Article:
*Advanced particle physics today:*

Today I’m continuing the reader-requested explanation of the “triplet model,” (a classic and simple variation on the Standard Model of particle physics, in which the W boson mass can be raised slightly relative to Standard Model predictions without affecting other current experiments.) The math required is pre-university level, just algebra this time.

The third webpage, showing how to combine knowledge from the first page and second page of the series into a more complete cartoon of the triplet model, is ready. It illustrates, in rough form, how a small modification of the Higgs mechanism of the Standard Model can shift a “W” particle’s mass upward.

Future pages will seek to explain why the triplet model resembles this cartoon closely, and also to explore the implications for the Higgs boson.

Please send your comments and suggestions!

## 5 Responses

Prof. Strassler:

In classical mechanics the gravitational force on a particle depends on the presence of other masses through a potential field but not the mass of the particle itself. In a quantum field the potential energy density of a field is partly or wholly depends on the rest mass of the field quantum times the square of the amplitude of the field itself. Is this simply a quantum field phenomenon that one just has to wrap one’s head around? Or is there a more “concrete” explanation/description. Or perhaps there is an analogy in classical electrodynamics since I never studied it.

The issues raised in your first two sentences really aren’t related. The first is about how gravity responds to the presence of localized energy (mass being just one form of energy) within particles. The second is about how much energy is associated with spread-out fields, and has nothing to do with gravity and nothing immediately to do with particles either. The logical way to connect them is this:

(1) take the potential energy V of fields F as a given. If I *uniformly* change the value of a field away from its vev everywhere across space, it will increase the energy-per-unit-volume of the universe.

(2) consider a ripple in F, with very small amplitude ; this “quantum” or “wavicle”, as it is often called, has energy both due to the fact that it is rippling in space and time and also due to the fact that, because F is *locally* different from inside the ripple, there is some potential energy from V; together this energy divided by c^2 gives it its gravitational mass, and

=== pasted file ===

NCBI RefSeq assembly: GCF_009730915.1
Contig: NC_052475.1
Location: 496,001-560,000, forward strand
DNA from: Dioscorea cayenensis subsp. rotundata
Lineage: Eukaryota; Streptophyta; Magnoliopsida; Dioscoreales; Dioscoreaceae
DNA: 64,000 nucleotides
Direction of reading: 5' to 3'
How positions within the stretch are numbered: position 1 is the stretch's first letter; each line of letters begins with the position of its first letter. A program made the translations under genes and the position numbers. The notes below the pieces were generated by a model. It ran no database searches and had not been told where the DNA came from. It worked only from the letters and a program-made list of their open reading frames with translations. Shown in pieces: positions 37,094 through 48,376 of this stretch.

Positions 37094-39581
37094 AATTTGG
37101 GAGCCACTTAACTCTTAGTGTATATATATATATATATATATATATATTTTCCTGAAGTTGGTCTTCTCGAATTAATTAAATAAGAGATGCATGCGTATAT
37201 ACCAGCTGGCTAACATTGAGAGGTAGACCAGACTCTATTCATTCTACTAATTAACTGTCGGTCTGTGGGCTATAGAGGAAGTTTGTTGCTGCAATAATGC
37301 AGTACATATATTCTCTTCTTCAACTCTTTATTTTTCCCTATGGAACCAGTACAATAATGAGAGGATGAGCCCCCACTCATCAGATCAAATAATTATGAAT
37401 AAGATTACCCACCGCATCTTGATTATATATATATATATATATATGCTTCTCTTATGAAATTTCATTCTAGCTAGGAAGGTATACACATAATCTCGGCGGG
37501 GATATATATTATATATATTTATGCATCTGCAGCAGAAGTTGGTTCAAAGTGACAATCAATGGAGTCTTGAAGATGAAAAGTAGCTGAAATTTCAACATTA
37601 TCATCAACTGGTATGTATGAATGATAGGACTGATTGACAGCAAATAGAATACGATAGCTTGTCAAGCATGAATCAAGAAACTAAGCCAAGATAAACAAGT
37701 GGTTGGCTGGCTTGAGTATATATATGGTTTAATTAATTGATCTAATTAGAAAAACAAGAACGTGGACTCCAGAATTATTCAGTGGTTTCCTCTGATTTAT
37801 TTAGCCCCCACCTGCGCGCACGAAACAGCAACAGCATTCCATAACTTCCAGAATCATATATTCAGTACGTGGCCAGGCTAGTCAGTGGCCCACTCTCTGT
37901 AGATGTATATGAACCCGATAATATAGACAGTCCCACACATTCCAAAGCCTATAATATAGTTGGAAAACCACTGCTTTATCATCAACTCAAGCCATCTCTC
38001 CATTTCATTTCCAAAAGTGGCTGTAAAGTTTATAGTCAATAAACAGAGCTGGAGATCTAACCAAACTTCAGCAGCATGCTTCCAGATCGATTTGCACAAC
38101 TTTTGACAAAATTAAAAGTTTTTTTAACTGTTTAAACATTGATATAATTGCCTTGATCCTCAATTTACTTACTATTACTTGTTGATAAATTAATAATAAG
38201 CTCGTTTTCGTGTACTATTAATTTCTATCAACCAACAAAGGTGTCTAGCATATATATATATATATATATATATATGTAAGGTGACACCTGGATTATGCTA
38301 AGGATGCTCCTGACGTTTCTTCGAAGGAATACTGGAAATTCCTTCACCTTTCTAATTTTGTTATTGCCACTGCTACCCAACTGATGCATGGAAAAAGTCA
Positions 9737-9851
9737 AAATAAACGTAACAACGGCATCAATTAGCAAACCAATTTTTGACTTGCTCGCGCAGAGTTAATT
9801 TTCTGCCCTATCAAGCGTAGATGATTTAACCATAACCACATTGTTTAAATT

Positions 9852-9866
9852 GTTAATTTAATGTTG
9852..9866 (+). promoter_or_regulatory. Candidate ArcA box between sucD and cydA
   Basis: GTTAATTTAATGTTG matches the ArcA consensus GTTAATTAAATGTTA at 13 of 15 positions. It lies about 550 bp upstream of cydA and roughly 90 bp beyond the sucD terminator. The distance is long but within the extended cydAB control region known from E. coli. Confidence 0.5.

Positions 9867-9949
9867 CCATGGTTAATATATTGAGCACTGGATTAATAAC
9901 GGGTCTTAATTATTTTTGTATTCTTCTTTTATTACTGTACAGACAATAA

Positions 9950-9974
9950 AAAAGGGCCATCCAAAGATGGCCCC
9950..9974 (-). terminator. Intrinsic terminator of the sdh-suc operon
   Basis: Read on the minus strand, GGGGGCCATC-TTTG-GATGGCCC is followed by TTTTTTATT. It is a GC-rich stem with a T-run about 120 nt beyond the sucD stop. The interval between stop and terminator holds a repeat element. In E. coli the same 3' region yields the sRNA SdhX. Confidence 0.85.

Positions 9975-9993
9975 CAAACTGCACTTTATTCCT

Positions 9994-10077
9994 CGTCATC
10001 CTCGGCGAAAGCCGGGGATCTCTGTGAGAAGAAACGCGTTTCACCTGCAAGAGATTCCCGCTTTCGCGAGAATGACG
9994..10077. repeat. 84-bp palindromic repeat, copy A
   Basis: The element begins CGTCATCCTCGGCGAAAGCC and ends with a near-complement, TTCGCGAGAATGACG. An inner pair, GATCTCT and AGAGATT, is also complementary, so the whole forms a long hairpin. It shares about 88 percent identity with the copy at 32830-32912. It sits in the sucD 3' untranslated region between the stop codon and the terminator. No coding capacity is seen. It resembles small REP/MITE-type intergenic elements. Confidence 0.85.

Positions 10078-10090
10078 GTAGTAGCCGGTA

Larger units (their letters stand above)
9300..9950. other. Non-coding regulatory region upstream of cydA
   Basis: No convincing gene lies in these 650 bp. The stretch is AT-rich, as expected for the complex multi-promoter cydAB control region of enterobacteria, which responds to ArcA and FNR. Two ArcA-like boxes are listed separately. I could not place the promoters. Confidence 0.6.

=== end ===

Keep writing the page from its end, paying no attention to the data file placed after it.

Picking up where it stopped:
(3) because it has gravitational mass, it will both create and respond to gravitational effects, such as those due to other particles.

[Note that gravitational mass = rest mass only if the particle is stationary and its rest mass is non-zero.]

Many thanks for the clarification. I forgot that the amplitude of a quantum field at a space-time point represents the number of particles at that space time point.

Particles placed at a spacetime point instantly spread out (uncertainty principle). You are better off understanding that a wave with definite wavelength is made from “particles” [i.e. “wavicles”, or “quanta”] with the corresponding momentum; that statement, at least, is true indefinitely for a free field, and for a while for a field with only relatively weak interactions with other fields.

Thanks for your detailed and step-by-step physics explanations. You make very complex particle physics a little bit simpler for us. I write this comment here because it concerns formatting. My suggestion is to add MathJax to your WordPress posts (seems that there’s such plugin) what I believe will make reading easier. I think I can volunteer some time to test latex support if there’re technical problems.